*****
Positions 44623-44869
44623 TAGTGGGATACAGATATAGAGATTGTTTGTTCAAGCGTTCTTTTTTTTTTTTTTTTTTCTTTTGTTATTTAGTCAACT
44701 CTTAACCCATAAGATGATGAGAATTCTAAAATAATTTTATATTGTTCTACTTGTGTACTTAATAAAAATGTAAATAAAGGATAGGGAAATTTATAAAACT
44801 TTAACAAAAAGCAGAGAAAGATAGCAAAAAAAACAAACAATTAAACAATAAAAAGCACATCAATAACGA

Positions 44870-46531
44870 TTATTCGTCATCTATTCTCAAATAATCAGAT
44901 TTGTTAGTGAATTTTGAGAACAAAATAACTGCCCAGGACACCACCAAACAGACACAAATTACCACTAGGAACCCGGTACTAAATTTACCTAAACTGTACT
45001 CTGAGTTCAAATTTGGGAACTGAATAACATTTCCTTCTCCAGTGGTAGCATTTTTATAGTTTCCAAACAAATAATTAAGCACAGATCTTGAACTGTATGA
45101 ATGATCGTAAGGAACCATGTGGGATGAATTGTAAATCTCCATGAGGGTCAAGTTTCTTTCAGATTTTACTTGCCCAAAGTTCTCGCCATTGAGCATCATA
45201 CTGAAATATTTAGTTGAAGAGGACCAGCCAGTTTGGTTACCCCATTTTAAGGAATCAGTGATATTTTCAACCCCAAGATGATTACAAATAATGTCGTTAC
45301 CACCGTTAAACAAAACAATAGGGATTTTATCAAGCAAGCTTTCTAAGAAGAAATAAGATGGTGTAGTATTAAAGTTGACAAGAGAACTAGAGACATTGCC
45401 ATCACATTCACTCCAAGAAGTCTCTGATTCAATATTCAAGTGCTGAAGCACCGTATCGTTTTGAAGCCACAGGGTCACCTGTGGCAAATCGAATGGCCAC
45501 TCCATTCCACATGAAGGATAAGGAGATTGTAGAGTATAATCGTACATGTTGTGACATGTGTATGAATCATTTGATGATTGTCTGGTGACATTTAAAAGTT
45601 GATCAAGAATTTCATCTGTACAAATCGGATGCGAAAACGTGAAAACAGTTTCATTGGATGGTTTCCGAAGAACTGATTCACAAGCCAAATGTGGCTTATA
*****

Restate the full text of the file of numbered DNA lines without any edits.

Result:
Positions 44623-44869
44623 TAGTGGGATACAGATATAGAGATTGTTTGTTCAAGCGTTCTTTTTTTTTTTTTTTTTTCTTTTGTTATTTAGTCAACT
44701 CTTAACCCATAAGATGATGAGAATTCTAAAATAATTTTATATTGTTCTACTTGTGTACTTAATAAAAATGTAAATAAAGGATAGGGAAATTTATAAAACT
44801 TTAACAAAAAGCAGAGAAAGATAGCAAAAAAAACAAACAATTAAACAATAAAAAGCACATCAATAACGA

Positions 44870-46531
44870 TTATTCGTCATCTATTCTCAAATAATCAGAT
44901 TTGTTAGTGAATTTTGAGAACAAAATAACTGCCCAGGACACCACCAAACAGACACAAATTACCACTAGGAACCCGGTACTAAATTTACCTAAACTGTACT
45001 CTGAGTTCAAATTTGGGAACTGAATAACATTTCCTTCTCCAGTGGTAGCATTTTTATAGTTTCCAAACAAATAATTAAGCACAGATCTTGAACTGTATGA
45101 ATGATCGTAAGGAACCATGTGGGATGAATTGTAAATCTCCATGAGGGTCAAGTTTCTTTCAGATTTTACTTGCCCAAAGTTCTCGCCATTGAGCATCATA
45201 CTGAAATATTTAGTTGAAGAGGACCAGCCAGTTTGGTTACCCCATTTTAAGGAATCAGTGATATTTTCAACCCCAAGATGATTACAAATAATGTCGTTAC
45301 CACCGTTAAACAAAACAATAGGGATTTTATCAAGCAAGCTTTCTAAGAAGAAATAAGATGGTGTAGTATTAAAGTTGACAAGAGAACTAGAGACATTGCC
45401 ATCACATTCACTCCAAGAAGTCTCTGATTCAATATTCAAGTGCTGAAGCACCGTATCGTTTTGAAGCCACAGGGTCACCTGTGGCAAATCGAATGGCCAC
45501 TCCATTCCACATGAAGGATAAGGAGATTGTAGAGTATAATCGTACATGTTGTGACATGTGTATGAATCATTTGATGATTGTCTGGTGACATTTAAAAGTT
45601 GATCAAGAATTTCATCTGTACAAATCGGATGCGAAAACGTGAAAACAGTTTCATTGGATGGTTTCCGAAGAACTGATTCACAAGCCAAATGTGGCTTATA